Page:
ethnic identity, mental health, well-being, meta-analysis


This meta-analysis summarized research examining the relationship between the constructs of ethnic identity and personal well-being among people of color in North America. Data from 184 studies analyzed using random effects models yielded an omnibus effect size of r = .17, suggesting a modest relationship between the two constructs. The relationship was somewhat stronger among adolescents and young adults than among adults over age 40. No differences were observed across participant race, gender, or socioeconomic status, which findings support the general relevance of ethnic identity across people of color. Studies correlating ethnic identity with self-esteem and positive well-being yielded average effect sizes twice as large as those from studies correlating ethnic identity with personal distress or mental health symptoms. Thus ethnic identity was more strongly related to positive well-being than to compromised well-being. Overall, the corpus of research located in this review consist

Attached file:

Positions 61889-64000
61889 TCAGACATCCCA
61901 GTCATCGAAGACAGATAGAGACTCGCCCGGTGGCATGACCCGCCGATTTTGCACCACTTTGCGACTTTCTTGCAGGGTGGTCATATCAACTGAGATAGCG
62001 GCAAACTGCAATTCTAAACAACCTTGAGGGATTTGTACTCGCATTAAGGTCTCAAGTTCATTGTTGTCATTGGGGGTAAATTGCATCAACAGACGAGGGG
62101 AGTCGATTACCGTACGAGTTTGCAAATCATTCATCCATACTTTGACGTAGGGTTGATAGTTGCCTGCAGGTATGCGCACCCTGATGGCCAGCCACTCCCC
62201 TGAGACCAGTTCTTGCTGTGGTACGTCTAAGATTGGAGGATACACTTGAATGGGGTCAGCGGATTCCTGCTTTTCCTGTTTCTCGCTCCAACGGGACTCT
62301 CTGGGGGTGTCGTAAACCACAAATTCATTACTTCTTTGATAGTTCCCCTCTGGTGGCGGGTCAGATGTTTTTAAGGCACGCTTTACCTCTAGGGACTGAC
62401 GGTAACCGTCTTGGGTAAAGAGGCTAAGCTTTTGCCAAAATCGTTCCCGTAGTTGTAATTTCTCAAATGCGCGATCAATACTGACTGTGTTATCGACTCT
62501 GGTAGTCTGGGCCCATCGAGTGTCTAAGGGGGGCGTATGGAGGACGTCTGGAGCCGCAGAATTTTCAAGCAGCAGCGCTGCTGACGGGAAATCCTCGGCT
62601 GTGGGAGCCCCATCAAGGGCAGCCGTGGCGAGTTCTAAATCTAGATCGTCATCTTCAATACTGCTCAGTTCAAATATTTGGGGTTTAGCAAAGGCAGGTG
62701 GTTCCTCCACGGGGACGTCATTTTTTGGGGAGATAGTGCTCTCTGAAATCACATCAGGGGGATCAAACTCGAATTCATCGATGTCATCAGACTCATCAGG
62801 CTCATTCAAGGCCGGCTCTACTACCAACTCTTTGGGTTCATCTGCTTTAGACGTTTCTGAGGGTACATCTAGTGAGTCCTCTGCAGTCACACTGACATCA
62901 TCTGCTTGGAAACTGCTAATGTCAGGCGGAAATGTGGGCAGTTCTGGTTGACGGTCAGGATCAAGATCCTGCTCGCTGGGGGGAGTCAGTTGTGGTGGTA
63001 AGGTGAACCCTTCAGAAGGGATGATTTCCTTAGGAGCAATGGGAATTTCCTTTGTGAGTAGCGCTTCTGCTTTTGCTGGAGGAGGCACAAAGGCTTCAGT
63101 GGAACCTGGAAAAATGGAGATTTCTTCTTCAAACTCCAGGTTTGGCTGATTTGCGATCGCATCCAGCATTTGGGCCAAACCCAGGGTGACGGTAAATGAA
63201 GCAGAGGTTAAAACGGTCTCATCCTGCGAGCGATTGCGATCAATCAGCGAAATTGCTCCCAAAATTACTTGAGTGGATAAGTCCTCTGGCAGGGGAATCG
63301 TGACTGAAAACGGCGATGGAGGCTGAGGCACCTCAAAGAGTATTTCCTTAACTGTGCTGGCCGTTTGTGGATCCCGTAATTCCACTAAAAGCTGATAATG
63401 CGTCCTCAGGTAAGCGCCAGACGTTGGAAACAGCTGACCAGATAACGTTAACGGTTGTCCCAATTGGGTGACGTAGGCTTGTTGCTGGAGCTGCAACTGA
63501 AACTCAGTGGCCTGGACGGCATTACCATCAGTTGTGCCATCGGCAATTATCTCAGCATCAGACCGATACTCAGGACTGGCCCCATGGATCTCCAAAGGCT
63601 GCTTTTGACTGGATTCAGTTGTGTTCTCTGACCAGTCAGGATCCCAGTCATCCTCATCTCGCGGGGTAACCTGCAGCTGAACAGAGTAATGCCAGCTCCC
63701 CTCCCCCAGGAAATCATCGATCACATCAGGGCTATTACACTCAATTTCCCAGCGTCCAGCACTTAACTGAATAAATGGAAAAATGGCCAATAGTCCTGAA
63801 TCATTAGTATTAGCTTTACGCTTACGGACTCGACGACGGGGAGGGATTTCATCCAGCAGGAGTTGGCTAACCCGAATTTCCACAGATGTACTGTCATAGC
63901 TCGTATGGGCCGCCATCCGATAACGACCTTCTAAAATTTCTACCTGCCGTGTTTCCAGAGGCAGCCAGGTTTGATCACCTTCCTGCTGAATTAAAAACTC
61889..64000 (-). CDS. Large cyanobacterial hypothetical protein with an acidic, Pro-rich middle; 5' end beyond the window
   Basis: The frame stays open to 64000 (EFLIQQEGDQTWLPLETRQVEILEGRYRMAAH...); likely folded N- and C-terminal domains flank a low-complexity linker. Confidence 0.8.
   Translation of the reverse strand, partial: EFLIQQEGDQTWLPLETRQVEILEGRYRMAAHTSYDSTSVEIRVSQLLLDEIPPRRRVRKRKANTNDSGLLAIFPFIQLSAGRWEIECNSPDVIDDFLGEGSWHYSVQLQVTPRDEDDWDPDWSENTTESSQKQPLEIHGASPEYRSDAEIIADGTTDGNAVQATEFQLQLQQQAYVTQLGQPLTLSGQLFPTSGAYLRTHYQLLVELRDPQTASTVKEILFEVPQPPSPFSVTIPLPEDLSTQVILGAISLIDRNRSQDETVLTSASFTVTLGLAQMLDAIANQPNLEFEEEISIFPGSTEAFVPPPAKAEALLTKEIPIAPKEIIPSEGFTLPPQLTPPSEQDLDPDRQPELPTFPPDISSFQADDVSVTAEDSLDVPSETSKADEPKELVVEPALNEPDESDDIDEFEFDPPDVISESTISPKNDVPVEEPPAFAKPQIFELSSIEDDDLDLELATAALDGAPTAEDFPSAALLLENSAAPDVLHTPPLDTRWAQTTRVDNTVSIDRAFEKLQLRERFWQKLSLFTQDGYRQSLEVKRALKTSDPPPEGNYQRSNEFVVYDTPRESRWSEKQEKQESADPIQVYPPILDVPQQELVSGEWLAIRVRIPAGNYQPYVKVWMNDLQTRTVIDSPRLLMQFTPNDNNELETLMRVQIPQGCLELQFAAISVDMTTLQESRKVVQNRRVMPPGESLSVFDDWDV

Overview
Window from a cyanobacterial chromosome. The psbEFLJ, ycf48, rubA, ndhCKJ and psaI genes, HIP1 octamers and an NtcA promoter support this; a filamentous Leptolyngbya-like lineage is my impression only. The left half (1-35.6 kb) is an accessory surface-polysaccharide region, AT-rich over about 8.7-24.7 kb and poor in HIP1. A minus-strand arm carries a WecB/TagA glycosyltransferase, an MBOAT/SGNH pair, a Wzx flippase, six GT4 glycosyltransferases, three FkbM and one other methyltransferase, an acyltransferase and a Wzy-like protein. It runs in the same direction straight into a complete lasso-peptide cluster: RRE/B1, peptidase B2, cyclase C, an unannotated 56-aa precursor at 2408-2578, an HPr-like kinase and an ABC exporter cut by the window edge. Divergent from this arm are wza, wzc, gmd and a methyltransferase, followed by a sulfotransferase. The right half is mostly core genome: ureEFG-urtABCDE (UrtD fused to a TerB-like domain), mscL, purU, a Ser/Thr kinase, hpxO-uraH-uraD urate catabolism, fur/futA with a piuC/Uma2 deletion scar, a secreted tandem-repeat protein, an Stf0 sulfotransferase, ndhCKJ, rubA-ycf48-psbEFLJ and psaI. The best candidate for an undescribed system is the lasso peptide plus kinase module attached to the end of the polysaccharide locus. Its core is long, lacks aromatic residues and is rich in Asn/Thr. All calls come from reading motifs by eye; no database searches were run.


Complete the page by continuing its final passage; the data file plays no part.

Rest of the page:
Original Publication Citation

Smith, T. B., & Sylva, L. (211). Ethnic identity and personal well-being of people of color: A meta-analysis. Journal of Counseling Psychology, 58, 42-6.

Document Type

Peer-Reviewed Article

Publication Date


Permanent URL


American Psychological Association




David O. McKay School of Education


Counseling Psychology and Special Education